Wednesday, August 1, 2012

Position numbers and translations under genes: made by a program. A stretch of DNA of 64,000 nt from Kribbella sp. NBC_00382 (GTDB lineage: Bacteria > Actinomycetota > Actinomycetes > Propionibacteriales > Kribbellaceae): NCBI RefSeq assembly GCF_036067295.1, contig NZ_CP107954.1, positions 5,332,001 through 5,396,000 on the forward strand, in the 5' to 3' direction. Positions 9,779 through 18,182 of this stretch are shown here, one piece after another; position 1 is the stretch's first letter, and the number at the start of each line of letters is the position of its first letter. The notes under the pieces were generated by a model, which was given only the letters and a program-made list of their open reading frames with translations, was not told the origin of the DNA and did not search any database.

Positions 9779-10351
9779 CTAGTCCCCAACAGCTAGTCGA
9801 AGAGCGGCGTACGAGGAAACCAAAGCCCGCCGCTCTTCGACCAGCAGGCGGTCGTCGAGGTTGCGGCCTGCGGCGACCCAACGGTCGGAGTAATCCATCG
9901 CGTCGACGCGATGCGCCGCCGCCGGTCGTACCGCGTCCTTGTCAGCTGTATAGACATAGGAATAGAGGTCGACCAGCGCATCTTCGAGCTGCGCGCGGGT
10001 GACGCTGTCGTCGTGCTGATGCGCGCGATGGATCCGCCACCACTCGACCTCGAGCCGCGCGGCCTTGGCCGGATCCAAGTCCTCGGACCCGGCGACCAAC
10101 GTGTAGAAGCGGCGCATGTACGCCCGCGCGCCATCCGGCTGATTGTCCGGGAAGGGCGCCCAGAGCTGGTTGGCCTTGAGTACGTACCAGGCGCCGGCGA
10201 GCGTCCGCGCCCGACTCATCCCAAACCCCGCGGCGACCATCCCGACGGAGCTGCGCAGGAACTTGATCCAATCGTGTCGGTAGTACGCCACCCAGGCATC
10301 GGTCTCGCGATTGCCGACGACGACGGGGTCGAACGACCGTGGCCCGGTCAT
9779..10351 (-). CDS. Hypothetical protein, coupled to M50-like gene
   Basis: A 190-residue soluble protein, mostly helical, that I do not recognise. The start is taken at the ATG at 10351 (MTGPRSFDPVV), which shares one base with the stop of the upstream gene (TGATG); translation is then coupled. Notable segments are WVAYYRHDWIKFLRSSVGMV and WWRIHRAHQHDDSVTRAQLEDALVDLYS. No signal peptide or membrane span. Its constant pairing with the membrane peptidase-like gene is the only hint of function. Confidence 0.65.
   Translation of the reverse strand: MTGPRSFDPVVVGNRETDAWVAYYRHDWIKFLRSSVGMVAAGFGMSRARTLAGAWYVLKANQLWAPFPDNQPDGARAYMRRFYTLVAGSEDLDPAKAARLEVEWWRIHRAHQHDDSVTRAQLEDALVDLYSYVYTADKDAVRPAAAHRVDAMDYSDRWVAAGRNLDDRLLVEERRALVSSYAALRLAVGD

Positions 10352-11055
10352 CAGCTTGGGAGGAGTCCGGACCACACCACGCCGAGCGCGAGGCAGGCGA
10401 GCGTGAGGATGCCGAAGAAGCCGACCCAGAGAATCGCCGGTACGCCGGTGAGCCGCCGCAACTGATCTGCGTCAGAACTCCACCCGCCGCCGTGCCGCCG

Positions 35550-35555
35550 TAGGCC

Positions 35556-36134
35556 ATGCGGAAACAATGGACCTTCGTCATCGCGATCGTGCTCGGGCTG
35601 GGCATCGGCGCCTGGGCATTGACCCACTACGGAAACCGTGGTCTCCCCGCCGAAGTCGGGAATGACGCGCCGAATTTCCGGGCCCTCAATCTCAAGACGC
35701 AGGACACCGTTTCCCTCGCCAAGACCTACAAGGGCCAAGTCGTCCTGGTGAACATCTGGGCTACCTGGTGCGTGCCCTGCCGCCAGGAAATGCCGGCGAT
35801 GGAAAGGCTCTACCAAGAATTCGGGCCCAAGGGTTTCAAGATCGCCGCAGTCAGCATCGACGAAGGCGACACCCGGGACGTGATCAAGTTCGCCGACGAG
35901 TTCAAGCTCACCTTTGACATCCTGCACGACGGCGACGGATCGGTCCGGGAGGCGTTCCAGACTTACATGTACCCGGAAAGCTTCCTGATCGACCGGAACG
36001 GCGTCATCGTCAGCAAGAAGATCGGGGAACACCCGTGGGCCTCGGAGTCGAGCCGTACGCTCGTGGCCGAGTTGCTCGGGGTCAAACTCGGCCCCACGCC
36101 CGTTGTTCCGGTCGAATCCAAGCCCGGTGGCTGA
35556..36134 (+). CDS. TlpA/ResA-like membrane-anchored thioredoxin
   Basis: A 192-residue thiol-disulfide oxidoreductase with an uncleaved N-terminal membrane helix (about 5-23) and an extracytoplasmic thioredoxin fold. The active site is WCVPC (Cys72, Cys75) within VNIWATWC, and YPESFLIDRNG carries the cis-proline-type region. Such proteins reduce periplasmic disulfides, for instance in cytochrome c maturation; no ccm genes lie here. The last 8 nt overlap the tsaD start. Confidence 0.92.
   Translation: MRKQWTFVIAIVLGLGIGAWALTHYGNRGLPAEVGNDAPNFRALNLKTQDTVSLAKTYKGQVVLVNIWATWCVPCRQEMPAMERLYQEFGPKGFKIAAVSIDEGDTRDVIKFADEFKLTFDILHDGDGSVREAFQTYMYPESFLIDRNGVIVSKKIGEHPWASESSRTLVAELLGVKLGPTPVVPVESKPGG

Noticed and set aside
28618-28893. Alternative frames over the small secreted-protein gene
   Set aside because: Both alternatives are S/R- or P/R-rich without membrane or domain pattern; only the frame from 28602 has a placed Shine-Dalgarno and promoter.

Senate Bill 1956, the European Union Emissions Trading Scheme Prohibition Act, has been cleared for a floor vote and looks likely to pass after an amendment was added to secure additional support. The legislation accuses the EU of violating international law by extending its ETS to U.S. carriers and instructs the Secretary of Transportation to prohibit U.S. carriers from complying with the EU regulation and FAA and State Department officials to negotiate protections for U.S. operators. The legislation's actual impact on U.S. negotiations within ICAO is likely to be limited as the legislation contains sufficient qualifying language to allow the implicated executive branch agencies continued discretion in their response to the international controversy. The main purpose of the legislation appears to be symbolism as the U.S. Congress conveys to the EU its displeasure and willingness to take a hard line stance over the aviation emissions issue, and it affords individual Senators an opportunity to pander to anti-European and anti-environmentalist sentiments within their constituencies. The amendment that allowed the bill to proceed was a similar example of messaging as two Senators, John Kerry of Massachusetts and Barbara Boxer of California, attempted to burnish their own environmental credentials and soften the United States' anti-environmental posture abroad by securing language asking ICAO to do something to reduce aviation emissions. Corresponding legislation passed the House of Representatives last year. There is no word yet as to whether the President will sign the bill.